As part of their Diploma studies in International Business, this year the IMI (Irish Management Institute) held a 1-day session on International Virtual Teams with a unique spin: after each lecturing segment the participants played a team business simulation game which became increasingly more virtual each round.
It worked like this. The participants listened to a short lecture on the relevant theory on virtual teams, and then put it into practice immediately by playing a round of the simulation game. At the end of the round the lecturers guided a team reflection on what the teams did well and what they could improve. Then the teams were given time to plan how they would handle the next round, and so on.
In the simulation game (COMPETE), each team run a business in real-time competition with each other by making key decisions on price, strategy and management priorities.
Same Time – Same Place
In round 1 there were no restrictions on the teams – they could function as traditional same-time same-place teams. This means they could all talk to each other across the table as normal.
Same Time – Any Place
In round 2 the teams became same-time any-place teams, as they were working across different locations, but without massive time zone differences. This means that all team communications were via online virtual meetings, which we simulated in the game. The lecturers also introduced “distraction activities” for individual team members, to model the impact of different chains of command and the pressures of local urgencies.
Same Time – Any Place – Any Culture
In round 3 the teams had to additionally deal with the fact that they were working across geographies, with big cultural differences. To achieve this, the facilitators privately briefed the team leaders to behave in specific (unfamiliar) cultural styles. The facilitators then watched to see whether the teams recognised these styles and how well they dealt with any problems it caused.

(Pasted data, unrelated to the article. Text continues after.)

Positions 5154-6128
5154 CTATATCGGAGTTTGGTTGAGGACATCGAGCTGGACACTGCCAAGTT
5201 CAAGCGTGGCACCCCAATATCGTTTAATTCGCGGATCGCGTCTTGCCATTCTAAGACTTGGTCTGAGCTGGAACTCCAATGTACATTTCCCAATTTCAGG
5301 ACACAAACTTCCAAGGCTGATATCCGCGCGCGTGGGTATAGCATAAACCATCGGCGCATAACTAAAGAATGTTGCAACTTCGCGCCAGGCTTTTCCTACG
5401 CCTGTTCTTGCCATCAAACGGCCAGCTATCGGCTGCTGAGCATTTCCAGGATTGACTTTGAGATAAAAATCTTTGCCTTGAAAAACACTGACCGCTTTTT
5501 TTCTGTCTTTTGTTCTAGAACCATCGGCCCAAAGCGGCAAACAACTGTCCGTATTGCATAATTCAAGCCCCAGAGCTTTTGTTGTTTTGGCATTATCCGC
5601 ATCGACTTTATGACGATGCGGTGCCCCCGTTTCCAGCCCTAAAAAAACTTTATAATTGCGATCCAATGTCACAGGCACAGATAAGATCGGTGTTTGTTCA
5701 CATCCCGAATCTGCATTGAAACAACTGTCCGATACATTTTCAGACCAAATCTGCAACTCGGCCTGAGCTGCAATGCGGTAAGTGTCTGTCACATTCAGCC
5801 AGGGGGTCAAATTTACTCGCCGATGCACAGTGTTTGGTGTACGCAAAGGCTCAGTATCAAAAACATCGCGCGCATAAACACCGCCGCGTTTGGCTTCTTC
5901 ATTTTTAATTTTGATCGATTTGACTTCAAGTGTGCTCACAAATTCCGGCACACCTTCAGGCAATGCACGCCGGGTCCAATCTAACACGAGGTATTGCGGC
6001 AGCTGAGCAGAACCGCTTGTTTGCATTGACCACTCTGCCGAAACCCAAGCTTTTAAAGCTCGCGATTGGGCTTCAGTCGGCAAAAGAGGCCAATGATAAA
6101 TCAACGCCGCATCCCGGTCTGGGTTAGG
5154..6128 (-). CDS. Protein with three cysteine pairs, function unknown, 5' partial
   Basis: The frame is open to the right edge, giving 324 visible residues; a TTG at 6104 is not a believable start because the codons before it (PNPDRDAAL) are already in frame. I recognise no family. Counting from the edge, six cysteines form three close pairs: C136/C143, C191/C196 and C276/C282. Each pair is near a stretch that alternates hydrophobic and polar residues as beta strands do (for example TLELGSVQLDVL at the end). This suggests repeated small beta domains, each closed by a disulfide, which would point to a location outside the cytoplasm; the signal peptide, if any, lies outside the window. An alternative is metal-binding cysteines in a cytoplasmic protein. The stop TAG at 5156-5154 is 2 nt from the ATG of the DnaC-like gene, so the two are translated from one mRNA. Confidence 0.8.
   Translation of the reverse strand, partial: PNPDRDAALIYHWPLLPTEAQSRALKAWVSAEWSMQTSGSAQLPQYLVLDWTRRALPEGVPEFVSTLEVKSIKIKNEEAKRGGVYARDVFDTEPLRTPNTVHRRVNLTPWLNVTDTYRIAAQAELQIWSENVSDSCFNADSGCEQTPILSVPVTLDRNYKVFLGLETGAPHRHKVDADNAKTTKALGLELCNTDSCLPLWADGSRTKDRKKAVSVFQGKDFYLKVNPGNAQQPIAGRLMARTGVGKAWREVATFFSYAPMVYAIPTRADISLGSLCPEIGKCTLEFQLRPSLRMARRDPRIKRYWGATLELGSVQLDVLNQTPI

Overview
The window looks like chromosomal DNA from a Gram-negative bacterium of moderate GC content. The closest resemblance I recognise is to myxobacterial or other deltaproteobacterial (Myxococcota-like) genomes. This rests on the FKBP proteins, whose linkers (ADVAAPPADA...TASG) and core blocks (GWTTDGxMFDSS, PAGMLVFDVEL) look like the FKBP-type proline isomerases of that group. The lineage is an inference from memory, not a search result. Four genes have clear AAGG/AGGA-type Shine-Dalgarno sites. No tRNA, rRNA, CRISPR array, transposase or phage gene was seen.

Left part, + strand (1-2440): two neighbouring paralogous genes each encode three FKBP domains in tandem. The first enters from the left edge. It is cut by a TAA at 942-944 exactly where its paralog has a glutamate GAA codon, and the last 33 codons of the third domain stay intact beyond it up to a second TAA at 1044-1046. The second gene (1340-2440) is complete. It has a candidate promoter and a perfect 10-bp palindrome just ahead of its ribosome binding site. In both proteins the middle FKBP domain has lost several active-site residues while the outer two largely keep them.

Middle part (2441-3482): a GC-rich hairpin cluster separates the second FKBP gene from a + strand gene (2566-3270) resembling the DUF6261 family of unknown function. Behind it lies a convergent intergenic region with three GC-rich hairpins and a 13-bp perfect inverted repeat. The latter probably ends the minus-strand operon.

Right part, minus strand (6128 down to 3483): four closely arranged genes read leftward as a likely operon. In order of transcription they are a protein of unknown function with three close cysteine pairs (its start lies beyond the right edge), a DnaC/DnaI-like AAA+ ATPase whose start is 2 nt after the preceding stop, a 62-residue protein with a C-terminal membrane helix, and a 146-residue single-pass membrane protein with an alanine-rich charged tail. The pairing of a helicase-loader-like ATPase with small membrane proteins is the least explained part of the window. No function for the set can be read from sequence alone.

Any Time – Any Place
Finally, in round 4 the teams became the most challenging type of virtual team, any-time any-place teams, with all team members working across different locations with large time zone differences. This means that they had to communicate mostly via asynchronous messaging, with allowance for a single short online meeting to reflect the small overlap in the working days of the virtual team members.
Impact on Learning
Dr. Juan J Perez-Camacho, Programme Designer at the Irish Management Institute, reflects on the effectiveness of this form of learning and how the participants responded to it:
“We asked the participants at the beginning of the session: ‘who liked games?’ Interestingly, 50% of the audience said they did not like games. At the end of the day, as part of the evaluation, we asked ‘Did the simulation engage you?’ The results were remarkable: 100% of the participants reported that they were engaged, while 50% of those participants reported to be ‘really engaged’.
More importantly, the Programme Director, Norma Murphy, indicated that all participants said that they could take learnings back to the office. This was a confirmation of the impact of the session on the participants and their companies.”